I keep myself busy and sane by taking French classes; online courses via Coursera and exploring Lagos & surrounding states. Also, am partnering with an Educational organization to launch a Summer Camp Program in Nigeria. The camp is scheduled to hold in August. Check out our website Summer Camp Nigeria.

To be honest, the move back to Nigeria has not been an easy transition for me. It has been a roller-coaster; some weeks I’m depressed, others am just fine. I continue to network and explore Lagos. Another thing I do is to organize fun trip (Team FUN) with a group of people from my network. Many Nigerians don’t travel within the country and there are expatriates interested in seeing the country. So monthly, Team FUN visits new places. So far, we have gone to Tarkwa Bay beach and Olumo Rock, pictures coming soon.

As in and no be small thing o are common slang used in Nigeria. No be small thing o means it is not that easy. As in is used in the same way Americans use ‘you know what I mean’.

Victoria IslandBelow is an interesting interview I went for in Lagos……this happened last month and I want to believe am over it by now.

Background: my friend calls me up for a job she thinks I would be interested in. The company needed a recruitment agent that spoke Spanish. It sounded like a good opportunity so I forwarded my CV (Resume). The Operation Manager gave me a call – enjoy the conversation

Operation Manager: Good Afternoon, may I speak to …..

Me: I’m doing fine, and u?

Operation Manager: fine as well, I am calling about the recruitment position. What religion do you practice?

Me: Excuse-me

Operation Manager: What religion do you practice?

Me: I have no religion

Operation Manager: You have no religion?

Me: Yes, no religion

……call drop (me thinking, what a jerk, he hung up on me because I have no religion!). A few minutes later, my phone rings

Operation Manager: hmm, would you like to come for an interview? By the way, sorry the call dropped, poor network service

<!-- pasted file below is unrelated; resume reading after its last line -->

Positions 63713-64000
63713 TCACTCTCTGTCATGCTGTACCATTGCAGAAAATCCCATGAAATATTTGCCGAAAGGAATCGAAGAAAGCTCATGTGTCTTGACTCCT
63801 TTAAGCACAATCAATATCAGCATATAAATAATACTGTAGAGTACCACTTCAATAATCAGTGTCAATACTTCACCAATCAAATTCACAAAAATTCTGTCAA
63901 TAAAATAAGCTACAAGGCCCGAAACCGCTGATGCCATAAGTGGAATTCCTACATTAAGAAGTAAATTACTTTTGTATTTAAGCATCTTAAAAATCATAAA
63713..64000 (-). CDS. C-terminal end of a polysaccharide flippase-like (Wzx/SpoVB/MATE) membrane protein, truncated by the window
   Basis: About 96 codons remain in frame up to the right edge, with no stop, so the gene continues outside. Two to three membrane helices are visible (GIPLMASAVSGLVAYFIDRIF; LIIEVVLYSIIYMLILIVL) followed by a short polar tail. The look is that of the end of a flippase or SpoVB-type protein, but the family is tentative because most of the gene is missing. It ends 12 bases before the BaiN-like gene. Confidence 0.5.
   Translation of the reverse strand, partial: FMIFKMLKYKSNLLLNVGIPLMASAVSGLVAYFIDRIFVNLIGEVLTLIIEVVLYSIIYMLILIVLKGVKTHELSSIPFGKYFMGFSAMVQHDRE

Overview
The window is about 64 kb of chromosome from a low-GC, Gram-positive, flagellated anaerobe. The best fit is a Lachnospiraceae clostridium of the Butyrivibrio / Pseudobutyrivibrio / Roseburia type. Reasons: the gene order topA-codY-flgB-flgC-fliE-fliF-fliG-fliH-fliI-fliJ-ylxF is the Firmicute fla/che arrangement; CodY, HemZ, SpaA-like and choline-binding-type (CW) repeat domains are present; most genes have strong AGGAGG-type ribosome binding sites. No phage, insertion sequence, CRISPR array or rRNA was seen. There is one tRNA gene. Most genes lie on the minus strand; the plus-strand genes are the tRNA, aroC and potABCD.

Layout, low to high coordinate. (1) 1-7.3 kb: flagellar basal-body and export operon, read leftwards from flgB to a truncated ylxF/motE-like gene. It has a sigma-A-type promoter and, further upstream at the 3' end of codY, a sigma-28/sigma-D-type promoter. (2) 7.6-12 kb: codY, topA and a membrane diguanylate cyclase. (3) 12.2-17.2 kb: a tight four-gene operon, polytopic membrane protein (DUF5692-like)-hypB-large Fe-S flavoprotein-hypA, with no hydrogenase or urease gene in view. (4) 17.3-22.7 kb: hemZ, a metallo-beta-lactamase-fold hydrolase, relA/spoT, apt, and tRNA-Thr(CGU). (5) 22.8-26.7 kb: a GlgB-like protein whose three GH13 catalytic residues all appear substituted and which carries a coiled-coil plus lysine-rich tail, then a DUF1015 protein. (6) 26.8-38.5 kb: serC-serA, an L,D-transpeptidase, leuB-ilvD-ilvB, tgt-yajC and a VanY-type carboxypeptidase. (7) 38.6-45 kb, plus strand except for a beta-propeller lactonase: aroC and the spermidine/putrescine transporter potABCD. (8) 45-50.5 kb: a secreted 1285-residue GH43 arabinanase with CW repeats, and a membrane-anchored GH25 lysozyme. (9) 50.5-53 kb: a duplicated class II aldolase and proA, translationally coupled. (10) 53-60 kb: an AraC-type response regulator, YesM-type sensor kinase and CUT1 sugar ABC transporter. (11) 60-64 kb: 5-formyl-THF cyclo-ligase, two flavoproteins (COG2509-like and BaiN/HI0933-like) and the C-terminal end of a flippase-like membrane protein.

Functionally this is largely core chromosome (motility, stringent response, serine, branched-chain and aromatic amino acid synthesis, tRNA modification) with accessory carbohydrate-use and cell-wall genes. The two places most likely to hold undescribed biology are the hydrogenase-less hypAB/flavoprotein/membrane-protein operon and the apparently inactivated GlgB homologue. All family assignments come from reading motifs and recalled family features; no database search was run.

Me: Sure. When is the interview?

Operation Manager: if you can come in today, that will work fine

******fast forward to the interview********

AbeokutaI was lead to the interviewing room. There were 3 women and 1 man already in the room.

As I enter the room, the man begins saying a prayer. The prayer included the ‘casting out of demons’, ‘sanctifying the room’ and several chanting along these lines. It went on for about 5 minutes. During this period, I was confused. Then I thought maybe he’s on the phone. After he stopped praying

Me: Hello. I’m Kunbi. I hope all is well

The man: yes, I’m **** ***** and I’m the Operational Manager. I was praying to cast out the demons you can with. Since you have no religion and your hair is dreadlock. All I need now is Holy Water to completely cast out the demons. So tell me, how come you don’t believe in God?

Me: (400% shocked) Oh, so that was what the prayers was all about. God and religion are not the same thing.

Operation Manager: so what happened to make you not have a religion? You schooled in the U.S.A, right? It must be the American influence. Here in Nigeria, you must have a religion. Without a religion, you are lost. You are like a headless chicken without direction. And your hair, you will have to cut off the dreads within one week of working here.

Me: okay, your opinion. Nothing is going to make me cut off my hair.